One way to stimulate the economy is to create jobs, and Flo did just that, with her interactive piece Artificial Queue (2010).  The artist commented that she had never seen people lining up for an art exhibition, although they line up for the opening of a new hypermarket all the time. In fact, during the Soviet times, since there were not many other forms of entertainment, people could often be seen queueing for art exhibitions, especially for shows by popular artists. In April of 2010, Flo announced in the newspaper that the first 100 people to arrive at the Tallinn City Art Hall on April 4th would receive 100 Estonian Kroner (roughly $8). When the guests arrived in the hall, they saw that the room was empty – they were the exhibition. While some were disappointed, they were reassured by being told that they could meet and observe one another. This action reminded me of a similar gesture by Croatian artist Nemanija Cvijanovic, who also created an exhibition in Rijeka by inviting members of the public to participate, offering them a small fee in exchange.

Flo’s interests also extend beyond her own national borders. One project, a filmed action/intervention, Basic Navigation for Chisinau (2010), follows two tourists through the Moldovan capital, asking for various streets and landmarks. The language is carefully crafted, with laugh-out-loud funny interactions between locals and foreigners. For example, one visitor asks, “Where is Freedom Street?” to which one local responded, “no one knows anything about Freedom here.” When a younger person is asked where Lenin Street is, she has to call her mother and ask her what that street is called nowadays. At the end of the film, the two are asked where they are from. When they say “Estonia,” the local responds, “Oh, Riga!” Flo described Moldova as swinging “like a pendulum between East and West.” The literal map of the city that exists below citizens’ mental map of their whereabouts reflects not only the changes that the city and country have gone through over the past century, but also those that it has yet to witness, as it prepares for entry into the EU.

Being the resourceful artist that she is, Flo has found her own solution to existing as an artist during difficult economic times. She has created the “Flo Kasearu House Museum,” a living museum where the artist resides, creates, stores her work, and shows it to the public. The museum is the artist’s family home, which only recently returned to fully being in the family’s possession. During the Soviet period, the house was carved up into apartments, and it took several years for the residents to de-camp after independence. Flo commented that she wanted to create the museum now, because she didn’t want to wait until she was dead – a phrase that reminds me of Miervaldis Polis’s words when he created his Memorial Room exhibition in Riga in 1995. Most artists have museums dedicated to themselves after they are dead, so why wait? Flo found a solution to getting gallery representation by establishing her own gallery. She found a solution to storage space for her work by installing it in the house. While the building contains her work, it also inspires it, for example, the artist has created a series of works based on the fears that most homeowners face – for example, fire and other type of damage.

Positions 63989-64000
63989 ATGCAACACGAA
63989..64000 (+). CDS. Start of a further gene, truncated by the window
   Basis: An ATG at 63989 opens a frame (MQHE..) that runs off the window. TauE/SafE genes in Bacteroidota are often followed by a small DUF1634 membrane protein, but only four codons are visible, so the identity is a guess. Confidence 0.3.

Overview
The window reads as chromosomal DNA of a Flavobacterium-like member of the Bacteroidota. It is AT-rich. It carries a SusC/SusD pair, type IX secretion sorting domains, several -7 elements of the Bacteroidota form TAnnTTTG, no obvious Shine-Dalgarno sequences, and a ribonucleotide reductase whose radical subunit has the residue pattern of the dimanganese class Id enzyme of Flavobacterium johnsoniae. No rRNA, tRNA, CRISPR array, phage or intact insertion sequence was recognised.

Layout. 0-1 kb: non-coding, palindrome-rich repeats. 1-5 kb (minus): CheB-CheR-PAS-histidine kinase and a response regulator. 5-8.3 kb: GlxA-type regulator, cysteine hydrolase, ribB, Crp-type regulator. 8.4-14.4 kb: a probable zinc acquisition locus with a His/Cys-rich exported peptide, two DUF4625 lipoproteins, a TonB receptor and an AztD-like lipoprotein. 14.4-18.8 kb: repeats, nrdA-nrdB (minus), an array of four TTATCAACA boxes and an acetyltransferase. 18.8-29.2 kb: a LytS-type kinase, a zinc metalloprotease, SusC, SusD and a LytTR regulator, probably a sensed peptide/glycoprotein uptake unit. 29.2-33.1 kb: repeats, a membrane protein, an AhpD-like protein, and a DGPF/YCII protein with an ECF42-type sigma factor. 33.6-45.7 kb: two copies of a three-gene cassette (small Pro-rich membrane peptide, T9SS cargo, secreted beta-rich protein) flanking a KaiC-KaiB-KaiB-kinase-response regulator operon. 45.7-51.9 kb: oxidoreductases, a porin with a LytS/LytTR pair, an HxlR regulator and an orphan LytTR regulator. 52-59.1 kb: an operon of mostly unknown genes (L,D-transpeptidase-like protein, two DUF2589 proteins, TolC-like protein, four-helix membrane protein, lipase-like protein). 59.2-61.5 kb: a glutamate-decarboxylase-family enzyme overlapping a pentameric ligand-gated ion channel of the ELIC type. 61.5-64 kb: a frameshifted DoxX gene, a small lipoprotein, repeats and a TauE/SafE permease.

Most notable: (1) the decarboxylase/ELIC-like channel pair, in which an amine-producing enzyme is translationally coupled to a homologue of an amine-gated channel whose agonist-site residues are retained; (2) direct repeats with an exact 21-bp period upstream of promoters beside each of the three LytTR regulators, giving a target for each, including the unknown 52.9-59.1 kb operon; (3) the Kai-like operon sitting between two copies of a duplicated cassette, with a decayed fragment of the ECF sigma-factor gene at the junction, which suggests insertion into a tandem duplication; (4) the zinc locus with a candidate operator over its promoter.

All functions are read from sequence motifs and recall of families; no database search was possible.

Flo’s work presents a unique array of actions, events and interventions that respond to a range of issues relevant on both a local and universal level. Her work invites the viewer in and asks him to participate. How many artists do you know that would invite all of the general public into their home so openly?